Clinical Guidelines While Shortages Continue
Last month, the American Urological Association and a group of bladder cancer–related organizations issued an advisory about the BCG shortage.
It outlines strategies to "maximize the care for patients with non-muscle invasive bladder cancer (NMIBC)," as follows:
BCG should not be used for patients with low-risk disease.
Intravesical chemotherapy should be used as the first-line option for patients with intermediate-risk NMIBC. Patients with recurrent/multifocal low-grade Ta lesions who require intravesical therapy should receive intravesical chemotherapy such as mitomycin, gemcitabine, epirubicin, or docetaxel instead of BCG.
If BCG would be administered as second-line therapy for patients with intermediate-risk NMIBC, an alternative intravesical chemotherapy should be used rather than BCG during periods of BCG shortage.
Patients with high-risk NMIBC and patients with high-grade T1 and CIS who are receiving induction therapy should be prioritized for use of full-strength BCG. If not available, these patients and other high-risk patients should be given a reduced 1/2 to 1/3 dose, if feasible.
If supply exists for maintenance therapy for patients with NMIBC, every attempt should be made to use 1/3 dose BCG, and the dose should be limited to 1 year.
In the event of a BCG supply shortage, maintenance therapy should not be given, and BCG-naive patients with high-risk disease should be prioritized for induction BCG.
If BCG is not available, a preferable alternative to BCG is mitomycin (induction and monthly maintenance up to 1 year). Other options, such as gemcitabine, epirubicin, docetaxel, valrubicin, or sequential gemcitabine/docetaxel or gemcitabine/mitomycin, may also be considered with an induction and possible maintenance regimen.
Patients with high-risk features (ie, high-grade T1 with additional risk factors, such as concomitant CIS, lymphovascular invasion, prostatic urethral involvement, or variant histology) who are not willing to take any potential oncologic risks with alternative intravesical agents should be offered initial radical cystectomy, if they are surgical candidates.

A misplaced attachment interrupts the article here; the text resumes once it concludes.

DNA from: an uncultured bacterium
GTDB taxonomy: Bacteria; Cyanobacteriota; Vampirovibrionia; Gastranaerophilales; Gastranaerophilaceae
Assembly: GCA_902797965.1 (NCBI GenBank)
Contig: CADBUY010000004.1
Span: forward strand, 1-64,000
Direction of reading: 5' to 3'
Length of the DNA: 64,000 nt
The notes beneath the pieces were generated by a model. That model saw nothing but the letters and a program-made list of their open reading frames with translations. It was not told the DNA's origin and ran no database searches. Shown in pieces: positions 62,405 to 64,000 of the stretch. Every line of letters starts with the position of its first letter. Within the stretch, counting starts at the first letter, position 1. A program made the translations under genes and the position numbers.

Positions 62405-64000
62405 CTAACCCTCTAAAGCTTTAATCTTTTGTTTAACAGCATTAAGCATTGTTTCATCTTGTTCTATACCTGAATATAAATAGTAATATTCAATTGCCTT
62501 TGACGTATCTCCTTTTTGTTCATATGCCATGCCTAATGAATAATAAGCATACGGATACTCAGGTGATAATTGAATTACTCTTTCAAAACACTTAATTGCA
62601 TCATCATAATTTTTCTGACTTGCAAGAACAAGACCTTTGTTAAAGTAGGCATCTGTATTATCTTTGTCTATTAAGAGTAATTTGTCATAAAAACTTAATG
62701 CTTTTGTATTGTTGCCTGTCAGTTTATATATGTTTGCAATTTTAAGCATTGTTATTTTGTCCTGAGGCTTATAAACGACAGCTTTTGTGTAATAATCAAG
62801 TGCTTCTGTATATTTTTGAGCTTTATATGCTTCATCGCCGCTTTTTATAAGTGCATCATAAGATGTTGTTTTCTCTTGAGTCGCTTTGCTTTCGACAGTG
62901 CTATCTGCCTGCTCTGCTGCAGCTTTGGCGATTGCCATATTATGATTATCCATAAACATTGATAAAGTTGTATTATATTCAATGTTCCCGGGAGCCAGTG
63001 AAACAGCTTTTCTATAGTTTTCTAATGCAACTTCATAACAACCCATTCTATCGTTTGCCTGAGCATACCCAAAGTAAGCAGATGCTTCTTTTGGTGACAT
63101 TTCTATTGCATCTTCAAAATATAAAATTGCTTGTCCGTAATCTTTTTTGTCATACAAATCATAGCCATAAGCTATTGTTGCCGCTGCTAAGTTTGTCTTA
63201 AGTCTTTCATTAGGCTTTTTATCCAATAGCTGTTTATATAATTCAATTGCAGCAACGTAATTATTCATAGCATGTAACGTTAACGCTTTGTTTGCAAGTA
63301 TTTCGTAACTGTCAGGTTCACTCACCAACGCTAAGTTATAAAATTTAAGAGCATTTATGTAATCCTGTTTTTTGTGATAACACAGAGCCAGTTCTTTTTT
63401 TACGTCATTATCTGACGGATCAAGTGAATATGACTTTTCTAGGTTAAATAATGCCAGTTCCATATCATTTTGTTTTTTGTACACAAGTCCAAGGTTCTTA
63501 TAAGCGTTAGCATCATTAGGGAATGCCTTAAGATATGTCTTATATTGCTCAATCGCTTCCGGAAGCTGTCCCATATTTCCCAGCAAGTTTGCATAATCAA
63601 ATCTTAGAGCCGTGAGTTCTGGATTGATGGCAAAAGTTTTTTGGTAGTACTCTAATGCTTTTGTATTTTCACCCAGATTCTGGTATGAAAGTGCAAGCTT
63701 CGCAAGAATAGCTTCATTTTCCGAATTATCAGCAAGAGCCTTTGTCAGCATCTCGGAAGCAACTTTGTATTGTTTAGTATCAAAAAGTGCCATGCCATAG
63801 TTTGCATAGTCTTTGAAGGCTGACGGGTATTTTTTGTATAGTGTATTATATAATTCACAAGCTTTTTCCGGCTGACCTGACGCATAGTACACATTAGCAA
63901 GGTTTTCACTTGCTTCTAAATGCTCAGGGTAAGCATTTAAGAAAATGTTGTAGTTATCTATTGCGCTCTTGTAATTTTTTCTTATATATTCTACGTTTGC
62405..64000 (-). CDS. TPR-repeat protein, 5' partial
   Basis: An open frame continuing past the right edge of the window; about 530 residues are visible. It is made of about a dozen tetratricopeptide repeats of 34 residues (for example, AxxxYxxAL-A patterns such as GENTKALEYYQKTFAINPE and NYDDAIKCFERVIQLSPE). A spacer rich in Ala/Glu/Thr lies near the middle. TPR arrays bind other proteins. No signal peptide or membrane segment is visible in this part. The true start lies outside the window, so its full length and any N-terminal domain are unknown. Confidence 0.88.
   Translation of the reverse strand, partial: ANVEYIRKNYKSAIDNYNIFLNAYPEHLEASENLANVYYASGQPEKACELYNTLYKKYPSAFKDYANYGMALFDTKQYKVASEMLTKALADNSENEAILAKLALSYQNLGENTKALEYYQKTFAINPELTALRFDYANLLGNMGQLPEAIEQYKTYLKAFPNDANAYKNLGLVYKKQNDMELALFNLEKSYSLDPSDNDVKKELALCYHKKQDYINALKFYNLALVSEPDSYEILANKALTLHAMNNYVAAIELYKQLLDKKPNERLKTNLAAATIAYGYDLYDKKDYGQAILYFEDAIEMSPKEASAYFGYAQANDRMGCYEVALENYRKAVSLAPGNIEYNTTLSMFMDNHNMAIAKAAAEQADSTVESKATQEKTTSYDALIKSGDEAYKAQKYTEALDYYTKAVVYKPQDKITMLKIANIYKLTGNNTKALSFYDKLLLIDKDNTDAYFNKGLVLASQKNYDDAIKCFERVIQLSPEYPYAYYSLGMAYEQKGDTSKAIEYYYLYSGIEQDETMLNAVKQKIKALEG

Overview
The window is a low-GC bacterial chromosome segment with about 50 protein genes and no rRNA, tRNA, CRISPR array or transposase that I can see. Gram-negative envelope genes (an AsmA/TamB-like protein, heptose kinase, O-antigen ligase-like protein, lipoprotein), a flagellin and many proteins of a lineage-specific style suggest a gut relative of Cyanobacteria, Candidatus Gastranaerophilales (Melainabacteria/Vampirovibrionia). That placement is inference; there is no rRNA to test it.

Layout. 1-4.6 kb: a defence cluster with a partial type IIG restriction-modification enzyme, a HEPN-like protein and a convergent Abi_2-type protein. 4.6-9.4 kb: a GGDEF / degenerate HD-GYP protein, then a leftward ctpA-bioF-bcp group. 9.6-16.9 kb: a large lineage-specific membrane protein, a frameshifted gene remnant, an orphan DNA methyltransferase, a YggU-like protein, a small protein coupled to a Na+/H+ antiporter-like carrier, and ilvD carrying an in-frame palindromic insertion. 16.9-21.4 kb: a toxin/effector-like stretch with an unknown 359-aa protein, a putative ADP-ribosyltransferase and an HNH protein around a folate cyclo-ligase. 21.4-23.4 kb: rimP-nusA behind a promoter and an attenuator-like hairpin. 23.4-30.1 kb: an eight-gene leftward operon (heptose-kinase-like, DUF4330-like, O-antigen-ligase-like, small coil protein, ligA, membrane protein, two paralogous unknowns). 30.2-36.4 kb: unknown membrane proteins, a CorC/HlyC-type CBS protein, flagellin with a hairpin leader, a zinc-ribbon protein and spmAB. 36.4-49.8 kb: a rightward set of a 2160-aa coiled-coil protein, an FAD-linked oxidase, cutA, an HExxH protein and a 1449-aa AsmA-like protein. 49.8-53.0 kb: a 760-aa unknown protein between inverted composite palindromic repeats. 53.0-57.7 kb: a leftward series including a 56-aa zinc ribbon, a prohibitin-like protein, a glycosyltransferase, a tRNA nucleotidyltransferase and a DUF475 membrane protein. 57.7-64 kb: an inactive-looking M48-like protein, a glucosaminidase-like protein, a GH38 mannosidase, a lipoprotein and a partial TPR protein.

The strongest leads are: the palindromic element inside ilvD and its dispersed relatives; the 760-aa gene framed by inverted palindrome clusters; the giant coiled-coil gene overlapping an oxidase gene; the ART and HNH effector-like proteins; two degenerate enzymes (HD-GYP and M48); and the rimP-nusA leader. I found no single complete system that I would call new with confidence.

However, experts have pointed out that there are problems with some of these recommendations.
The problem with substituting various chemotherapies for BCG is a loss of efficacy, Robert Svatek, MD, University of Texas at San Antonio, told STAT News in a recent story on the shortage.
"There's no question that BCG is more effective," Svatek said. "Multiple trials have compared BCG to chemo, and every time it wins. It beats the chemo."
Fox Chase's Kutikov emphasized that in the absence of the most effective treatment, "critical clinical decision making — such as the need to move forward with bladder removal — can hang in the balance when BCG is not available."
The advice to use reduced doses of BCG for induction and maintenance courses may also cause problems.
The lower doses of BCG are effective, comment the UK's Mostafid and colleagues. This approach is based on a randomized trial by the European Organization for Research and Treatment of Cancer that showed no difference in progression rates between full-dose and 1/3 dose BCG (Eur Urol. 2013;63:462–72).
However, recurrence rates are higher with the reduced dose, they note.
The reduced dose approach also has logistical challenges.
"If 1/2 to 1/3 dose BCG is used, every attempt should be made to treat multiple patients on the same day, while being consistent with product labeling, to avoid drug wastage," states the new advisory.
Reimbursement is also uncertain. "It is unknown at this time whether it is acceptable to bill for more than one patient per vial of BCG," it adds.
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Source : https://www.medscape.com/viewarticle/910407